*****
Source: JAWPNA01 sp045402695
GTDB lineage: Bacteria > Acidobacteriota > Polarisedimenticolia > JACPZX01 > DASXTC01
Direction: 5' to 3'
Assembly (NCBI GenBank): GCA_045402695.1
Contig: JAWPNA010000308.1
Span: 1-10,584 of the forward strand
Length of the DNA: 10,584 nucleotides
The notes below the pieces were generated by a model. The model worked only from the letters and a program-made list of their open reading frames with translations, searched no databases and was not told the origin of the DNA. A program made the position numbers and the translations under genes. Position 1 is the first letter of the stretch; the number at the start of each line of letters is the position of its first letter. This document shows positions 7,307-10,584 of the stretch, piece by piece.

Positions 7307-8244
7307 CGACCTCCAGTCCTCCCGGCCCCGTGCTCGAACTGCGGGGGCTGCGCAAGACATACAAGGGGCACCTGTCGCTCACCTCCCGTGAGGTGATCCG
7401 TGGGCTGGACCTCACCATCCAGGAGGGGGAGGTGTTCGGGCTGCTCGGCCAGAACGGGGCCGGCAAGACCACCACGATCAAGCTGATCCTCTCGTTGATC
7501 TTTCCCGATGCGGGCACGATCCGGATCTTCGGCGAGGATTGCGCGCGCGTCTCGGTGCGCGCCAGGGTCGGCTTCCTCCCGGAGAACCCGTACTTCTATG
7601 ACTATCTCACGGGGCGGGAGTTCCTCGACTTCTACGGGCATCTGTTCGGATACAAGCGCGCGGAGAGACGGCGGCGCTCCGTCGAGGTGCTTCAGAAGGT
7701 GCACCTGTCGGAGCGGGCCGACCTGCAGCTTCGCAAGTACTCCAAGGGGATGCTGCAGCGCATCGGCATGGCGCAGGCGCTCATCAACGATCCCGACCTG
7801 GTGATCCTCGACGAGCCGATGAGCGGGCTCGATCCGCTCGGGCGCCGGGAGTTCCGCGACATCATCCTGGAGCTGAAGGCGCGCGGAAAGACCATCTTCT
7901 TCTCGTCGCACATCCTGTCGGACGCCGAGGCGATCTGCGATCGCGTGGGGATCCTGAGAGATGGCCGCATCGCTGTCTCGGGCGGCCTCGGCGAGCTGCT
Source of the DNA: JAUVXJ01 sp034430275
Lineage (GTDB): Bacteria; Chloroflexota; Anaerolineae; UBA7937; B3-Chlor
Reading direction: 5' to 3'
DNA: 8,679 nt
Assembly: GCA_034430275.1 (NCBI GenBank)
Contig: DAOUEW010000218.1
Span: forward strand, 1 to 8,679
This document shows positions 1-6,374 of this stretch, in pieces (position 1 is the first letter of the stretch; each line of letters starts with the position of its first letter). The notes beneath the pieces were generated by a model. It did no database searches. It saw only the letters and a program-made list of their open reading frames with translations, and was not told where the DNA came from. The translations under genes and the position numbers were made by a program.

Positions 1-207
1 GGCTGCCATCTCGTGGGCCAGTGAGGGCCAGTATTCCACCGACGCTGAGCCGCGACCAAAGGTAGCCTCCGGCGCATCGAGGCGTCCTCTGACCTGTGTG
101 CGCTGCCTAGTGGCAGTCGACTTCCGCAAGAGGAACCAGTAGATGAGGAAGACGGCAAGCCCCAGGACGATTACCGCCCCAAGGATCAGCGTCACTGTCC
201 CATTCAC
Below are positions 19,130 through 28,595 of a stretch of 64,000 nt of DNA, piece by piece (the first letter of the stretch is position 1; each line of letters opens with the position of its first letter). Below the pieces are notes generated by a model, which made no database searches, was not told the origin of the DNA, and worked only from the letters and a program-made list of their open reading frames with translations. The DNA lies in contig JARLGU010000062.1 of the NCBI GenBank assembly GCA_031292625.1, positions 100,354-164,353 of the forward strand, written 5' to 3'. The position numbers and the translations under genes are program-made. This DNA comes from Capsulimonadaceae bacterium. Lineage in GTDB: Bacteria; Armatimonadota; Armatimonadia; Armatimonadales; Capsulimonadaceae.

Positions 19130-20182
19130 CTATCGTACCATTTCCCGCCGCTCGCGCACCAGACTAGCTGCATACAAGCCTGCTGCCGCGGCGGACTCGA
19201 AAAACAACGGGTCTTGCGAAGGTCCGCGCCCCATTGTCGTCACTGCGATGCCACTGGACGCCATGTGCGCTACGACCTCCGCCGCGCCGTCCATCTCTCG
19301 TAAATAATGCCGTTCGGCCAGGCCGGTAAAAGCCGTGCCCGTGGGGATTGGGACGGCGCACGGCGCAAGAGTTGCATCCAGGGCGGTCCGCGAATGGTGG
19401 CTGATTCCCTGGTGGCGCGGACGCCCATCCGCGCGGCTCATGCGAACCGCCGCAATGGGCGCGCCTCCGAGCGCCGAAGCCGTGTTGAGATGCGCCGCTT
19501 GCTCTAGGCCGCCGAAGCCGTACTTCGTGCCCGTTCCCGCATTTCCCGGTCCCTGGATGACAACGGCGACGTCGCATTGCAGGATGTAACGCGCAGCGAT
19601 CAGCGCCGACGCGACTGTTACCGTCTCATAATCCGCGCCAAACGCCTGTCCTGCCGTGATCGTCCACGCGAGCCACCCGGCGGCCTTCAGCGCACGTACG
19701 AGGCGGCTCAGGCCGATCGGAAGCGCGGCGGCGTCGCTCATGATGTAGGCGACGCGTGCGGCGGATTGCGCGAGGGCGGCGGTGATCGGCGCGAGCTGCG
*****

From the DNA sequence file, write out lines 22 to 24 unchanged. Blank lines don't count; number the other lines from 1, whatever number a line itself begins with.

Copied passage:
Contig: DAOUEW010000218.1
Span: forward strand, 1 to 8,679
This document shows positions 1-6,374 of this stretch, in pieces (position 1 is the first letter of the stretch; each line of letters starts with the position of its first letter). The notes beneath the pieces were generated by a model. It did no database searches. It saw only the letters and a program-made list of their open reading frames with translations, and was not told where the DNA came from. The translations under genes and the position numbers were made by a program.